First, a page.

Illinois Department of Innovation and Technology Establishes 5 Pillars of Illinois Technology Plan

Ron Guerrier, the CIO of the recently created Illinois Department of Innovation and Technology (DoIT) has established five pillars that he believes are required to advance the Illinois Technology Plan, establish a cohesive departmental culture, and understand existing processes.

The five pillars include:

  • architecture – which includes an inventory of current systems, both legacy and modern, used statewide;
  • service management – to ensure the state has standards to maintain an ideal digital hygiene;
  • program management, which has a similar purpose to service management;
  • data and analytics – which will focus on how to best leverage information collected by the state to improve services; and,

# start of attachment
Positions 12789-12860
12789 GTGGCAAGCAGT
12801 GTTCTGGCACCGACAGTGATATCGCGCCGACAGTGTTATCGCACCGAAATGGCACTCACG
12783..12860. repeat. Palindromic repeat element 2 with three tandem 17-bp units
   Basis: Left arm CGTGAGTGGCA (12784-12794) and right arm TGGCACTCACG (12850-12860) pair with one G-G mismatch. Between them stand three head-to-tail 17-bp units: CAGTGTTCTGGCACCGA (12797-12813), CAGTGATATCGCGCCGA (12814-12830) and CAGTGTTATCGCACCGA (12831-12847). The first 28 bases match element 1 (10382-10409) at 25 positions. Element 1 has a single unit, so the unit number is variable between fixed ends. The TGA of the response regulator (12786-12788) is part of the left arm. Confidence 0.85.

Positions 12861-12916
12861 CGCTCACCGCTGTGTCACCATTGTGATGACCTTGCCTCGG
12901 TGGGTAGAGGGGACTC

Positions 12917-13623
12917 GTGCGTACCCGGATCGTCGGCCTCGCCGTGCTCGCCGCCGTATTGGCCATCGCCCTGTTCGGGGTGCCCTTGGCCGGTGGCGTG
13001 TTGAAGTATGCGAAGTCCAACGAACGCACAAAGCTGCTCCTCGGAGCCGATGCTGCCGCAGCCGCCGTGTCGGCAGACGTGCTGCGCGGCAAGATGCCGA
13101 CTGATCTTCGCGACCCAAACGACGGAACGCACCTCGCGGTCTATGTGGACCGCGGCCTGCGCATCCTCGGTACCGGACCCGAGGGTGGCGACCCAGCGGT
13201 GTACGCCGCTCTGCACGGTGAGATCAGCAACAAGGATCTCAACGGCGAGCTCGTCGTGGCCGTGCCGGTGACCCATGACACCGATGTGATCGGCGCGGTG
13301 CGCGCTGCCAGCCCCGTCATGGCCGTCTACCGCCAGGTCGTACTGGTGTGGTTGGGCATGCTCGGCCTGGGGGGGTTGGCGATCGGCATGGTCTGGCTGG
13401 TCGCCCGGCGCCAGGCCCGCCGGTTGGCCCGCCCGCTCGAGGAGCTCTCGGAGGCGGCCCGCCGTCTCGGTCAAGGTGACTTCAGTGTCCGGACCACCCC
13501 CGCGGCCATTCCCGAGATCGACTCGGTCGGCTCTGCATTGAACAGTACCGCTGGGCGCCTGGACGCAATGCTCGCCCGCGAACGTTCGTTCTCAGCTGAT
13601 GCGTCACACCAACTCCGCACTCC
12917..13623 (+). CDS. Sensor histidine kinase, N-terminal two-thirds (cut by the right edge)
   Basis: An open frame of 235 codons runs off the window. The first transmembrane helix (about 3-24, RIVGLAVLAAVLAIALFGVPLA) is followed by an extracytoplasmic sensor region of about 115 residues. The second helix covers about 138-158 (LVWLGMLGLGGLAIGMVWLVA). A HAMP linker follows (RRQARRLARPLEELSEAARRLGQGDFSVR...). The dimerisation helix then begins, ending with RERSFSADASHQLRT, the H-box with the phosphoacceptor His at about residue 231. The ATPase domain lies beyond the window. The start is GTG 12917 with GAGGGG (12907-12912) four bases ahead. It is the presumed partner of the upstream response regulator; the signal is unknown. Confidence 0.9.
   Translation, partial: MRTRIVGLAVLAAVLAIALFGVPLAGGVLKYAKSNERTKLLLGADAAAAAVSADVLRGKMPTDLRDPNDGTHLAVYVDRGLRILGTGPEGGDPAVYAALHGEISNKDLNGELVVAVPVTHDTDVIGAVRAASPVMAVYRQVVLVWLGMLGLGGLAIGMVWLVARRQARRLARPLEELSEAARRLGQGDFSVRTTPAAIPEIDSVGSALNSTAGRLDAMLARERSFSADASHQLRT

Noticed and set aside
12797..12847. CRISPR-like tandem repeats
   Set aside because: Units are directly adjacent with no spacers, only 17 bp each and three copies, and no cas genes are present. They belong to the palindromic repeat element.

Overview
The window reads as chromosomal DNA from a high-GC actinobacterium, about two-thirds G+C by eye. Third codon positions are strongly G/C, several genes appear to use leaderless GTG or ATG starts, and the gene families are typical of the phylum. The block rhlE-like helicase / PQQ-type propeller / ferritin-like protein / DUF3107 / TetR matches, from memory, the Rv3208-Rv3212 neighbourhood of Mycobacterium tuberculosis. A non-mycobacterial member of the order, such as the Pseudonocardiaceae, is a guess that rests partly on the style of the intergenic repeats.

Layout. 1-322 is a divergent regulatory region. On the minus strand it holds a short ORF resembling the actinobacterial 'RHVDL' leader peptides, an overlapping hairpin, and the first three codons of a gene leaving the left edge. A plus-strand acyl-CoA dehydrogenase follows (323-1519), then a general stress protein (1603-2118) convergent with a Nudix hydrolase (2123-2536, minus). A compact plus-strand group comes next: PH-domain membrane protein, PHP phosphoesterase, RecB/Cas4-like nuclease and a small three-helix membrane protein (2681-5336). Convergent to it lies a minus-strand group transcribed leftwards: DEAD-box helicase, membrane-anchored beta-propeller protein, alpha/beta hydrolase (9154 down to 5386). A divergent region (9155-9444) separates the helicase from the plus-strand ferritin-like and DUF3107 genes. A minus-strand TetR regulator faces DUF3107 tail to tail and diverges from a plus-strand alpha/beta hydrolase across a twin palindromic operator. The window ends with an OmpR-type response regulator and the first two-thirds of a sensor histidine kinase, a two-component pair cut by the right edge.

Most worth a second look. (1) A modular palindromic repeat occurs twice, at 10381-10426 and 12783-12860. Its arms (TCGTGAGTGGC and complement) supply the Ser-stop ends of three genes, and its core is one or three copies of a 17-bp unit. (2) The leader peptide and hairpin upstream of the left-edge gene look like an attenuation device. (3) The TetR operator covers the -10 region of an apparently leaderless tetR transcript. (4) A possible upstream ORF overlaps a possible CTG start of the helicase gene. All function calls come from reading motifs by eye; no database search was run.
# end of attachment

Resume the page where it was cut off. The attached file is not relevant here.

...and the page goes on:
• information security.

The pillars will be assessed annually, with the goal of assuring that efficiencies and best practices are followed.

“Every pillar is going to actually hold themselves accountable to a self-assessment; however, just to make sure it’s not slanted in any way, we’ve reached out to my alma mater, the University of Illinois, and they’re going to leverage their computer sciences group and their professors and they’re going to also score us on the [Capability Maturity Model Integration],” Guerrier said.

DoIT was created in part to unify the various IT departments spread across the government. Guerrier is working towards a federated model, with a core leadership team and staff establishing best practices and guidelines for department CIOs across the state to follow, but the employees will stay at the agency in which they are currently housed.

“DoIT was put together to consolidate technology into one agency; however, that also has a preconceived notion that the technology teams at each individual agency will have to pack up their bags and their belongings and move into a centralized office to support the agencies from afar or remotely because we’re essentially consolidating the individuals, the headcount,” he said. “That’s a centralized model, but I am not a supporter of a centralized model, in that regard. What we did is we’re focusing on more of a federated model.”